Ohio ethanol bill moves forward

On Nov. 17, the Ohio House of Representatives voted 89 to zero in favor of a bill that aims to offer qualifying fuel retailers a 5-cent-per-gallon tax credit for sales of fuel containing between 15% and 85% ethanol.

House Bill 165, would cap the total tax credit amount at $10 million and make the credit available for four years after the bill is signed into law.

“We are grateful for the overwhelming support of members of the Ohio House who voted in favor of HB 165, which would create a temporary tax credit for the retail sale of higher-ethanol blend fuel,” said Tadd Nicholson, Executive Director of the Ohio Corn and Wheat Growers Association. “[This] vote puts Ohio one step closer to increasing consumer’s choices and competition at the pump while protecting energy independence and market stability for our state’s grain producers. We look forward to continuing to advocate on behalf of this legislation in the Senate.”

The legislation was introduced by Ohio Rep. Riordan T. McClain in March. The bill reported out of the House Ways and Means Committee in June. To date, 35 Ohio lawmakers have signed on cosponsor the legislation. In a statement introducing the bill, McClain said the tax credit aims to help cover the costs associated with converting or installing pumps approved by the U.S. EPA to administer E15.

The Ohio Ways and Means Committee addressed the bill during several hearings this year. The Ohio Corn and Wheat Growers Association, Ohio Ethanol Producers Association, American Freedom Energy, Sheetz, Ohio State Grange, Ohio Soybean Association, Growth Energy, POET LLC, United Dairy Farmers, and Guardian Energy were among the groups offering testimony in favor of the tax credit.

“Government can and should protect free markets, and when necessary work to create free markets. This bill will allow Ohioans increased choice at the pump and hopefully more demand for Ohio-based products,” McClain said.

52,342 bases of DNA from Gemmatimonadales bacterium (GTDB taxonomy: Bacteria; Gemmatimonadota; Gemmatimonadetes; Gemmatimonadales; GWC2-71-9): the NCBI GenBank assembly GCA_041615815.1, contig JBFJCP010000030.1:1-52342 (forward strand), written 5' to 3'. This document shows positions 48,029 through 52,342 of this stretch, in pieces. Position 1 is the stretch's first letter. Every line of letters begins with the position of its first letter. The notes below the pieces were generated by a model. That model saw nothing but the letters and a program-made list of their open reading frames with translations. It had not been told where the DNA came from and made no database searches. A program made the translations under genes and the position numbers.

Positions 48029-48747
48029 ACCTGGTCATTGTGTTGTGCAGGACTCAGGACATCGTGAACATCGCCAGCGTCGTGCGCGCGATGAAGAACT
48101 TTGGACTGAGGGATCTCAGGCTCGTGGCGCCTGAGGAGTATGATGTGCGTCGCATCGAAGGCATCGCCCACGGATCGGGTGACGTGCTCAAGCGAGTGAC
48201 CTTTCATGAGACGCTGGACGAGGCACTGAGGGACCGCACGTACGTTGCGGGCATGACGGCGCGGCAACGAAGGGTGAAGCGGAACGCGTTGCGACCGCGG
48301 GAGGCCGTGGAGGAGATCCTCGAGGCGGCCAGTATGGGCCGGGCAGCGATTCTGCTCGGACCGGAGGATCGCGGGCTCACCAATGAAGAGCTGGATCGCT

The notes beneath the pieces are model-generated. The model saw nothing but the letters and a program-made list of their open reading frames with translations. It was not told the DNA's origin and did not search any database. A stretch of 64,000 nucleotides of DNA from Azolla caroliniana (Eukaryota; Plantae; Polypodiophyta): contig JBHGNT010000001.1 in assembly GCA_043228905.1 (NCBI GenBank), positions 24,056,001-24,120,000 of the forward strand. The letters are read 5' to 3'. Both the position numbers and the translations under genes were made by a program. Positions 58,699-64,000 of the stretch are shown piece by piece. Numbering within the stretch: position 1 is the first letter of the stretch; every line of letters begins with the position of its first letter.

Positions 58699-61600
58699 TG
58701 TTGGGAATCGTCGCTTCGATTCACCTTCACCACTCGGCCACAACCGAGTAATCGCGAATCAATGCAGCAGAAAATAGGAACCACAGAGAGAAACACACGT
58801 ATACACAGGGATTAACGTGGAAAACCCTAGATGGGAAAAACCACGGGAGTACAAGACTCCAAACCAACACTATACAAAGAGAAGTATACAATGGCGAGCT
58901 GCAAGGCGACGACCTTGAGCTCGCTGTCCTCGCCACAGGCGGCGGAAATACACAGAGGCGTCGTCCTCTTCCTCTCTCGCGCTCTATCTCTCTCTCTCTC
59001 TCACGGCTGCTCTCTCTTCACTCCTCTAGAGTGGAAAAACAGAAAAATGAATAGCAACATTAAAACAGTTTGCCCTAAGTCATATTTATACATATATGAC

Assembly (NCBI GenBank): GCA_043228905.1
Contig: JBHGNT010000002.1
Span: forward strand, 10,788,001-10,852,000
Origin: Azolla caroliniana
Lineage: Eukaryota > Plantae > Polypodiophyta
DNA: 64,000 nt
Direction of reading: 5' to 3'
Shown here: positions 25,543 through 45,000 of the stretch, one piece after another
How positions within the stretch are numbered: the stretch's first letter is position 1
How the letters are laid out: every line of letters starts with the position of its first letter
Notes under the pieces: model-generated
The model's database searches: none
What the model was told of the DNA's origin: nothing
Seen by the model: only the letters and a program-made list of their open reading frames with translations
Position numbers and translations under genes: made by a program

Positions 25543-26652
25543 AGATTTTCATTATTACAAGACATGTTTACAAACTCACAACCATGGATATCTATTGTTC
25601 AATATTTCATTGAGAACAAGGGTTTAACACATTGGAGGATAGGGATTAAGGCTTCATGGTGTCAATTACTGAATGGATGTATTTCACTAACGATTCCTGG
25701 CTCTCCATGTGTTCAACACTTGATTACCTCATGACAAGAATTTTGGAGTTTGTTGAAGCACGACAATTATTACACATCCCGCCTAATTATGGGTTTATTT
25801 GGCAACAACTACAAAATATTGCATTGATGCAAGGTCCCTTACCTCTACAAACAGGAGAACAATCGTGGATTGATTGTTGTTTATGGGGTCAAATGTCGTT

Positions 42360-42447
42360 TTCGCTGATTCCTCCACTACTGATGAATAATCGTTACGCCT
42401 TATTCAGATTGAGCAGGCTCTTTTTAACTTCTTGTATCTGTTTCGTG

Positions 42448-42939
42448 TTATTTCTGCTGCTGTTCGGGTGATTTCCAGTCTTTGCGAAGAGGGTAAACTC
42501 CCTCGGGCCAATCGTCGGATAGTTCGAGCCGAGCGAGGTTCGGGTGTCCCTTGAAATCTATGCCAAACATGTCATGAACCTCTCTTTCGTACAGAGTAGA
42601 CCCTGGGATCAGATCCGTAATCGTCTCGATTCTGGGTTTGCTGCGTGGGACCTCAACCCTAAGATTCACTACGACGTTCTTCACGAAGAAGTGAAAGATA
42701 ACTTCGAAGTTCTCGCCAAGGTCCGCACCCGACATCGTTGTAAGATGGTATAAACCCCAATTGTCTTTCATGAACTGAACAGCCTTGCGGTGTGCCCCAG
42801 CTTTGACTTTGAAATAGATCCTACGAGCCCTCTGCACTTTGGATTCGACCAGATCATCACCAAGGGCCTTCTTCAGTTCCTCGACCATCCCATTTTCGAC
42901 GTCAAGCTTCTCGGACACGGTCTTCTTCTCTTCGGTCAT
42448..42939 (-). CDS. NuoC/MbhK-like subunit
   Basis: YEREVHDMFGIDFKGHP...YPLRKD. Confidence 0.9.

McClain notes that the legislation is meant to offset these barriers and sunset the credit after four years to allow consumers to navigate a free marketplace of fuel choices that they require.

“Cheaper, cleaner, renewable, and importantly for us, locally grown and produced. We can help level the playing field for our local Ohio growers and refiners with this legislation.” McClain said.

For the Ohio fuel consumer, E15 has its advantages as it is on average five to 10 cents per gallon cheaper than non-blended or lower blended fuels. Additionally, E15 burns cleaner with lower emissions versus lower blended fuels and corn turned into biofuel is a renewable energy source.

The bill now heads to the Ohio Senate.

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One comment

  1. All the positives but none of the negatives mentioned.
    E15 can destroy some vehicles.
    E15 decreases your fuel mileage, so you’re still paying the same fees. Less money for less mileage is the same as higher prices for extended ranges.
    Then theirs the corrosion to your fuel system due to Ethanol’s hygroscopic nature, (attracting moisture from a humid air-mass and conserving it).
    Additionally if the percent of water absorbed by the ethanol becomes to great for it to be contained, phase change occurs, meaning that all three components, i.e. Gasoline, Ethanol, and Water separate, then the car won’t run and the gas tank has to completely drained, and cleaned it’s contents discarded, and finally new fuel bought, not to mention the rest of the fuel system, i.e. hoses, pumps, injectors, etc, also can be damaged.

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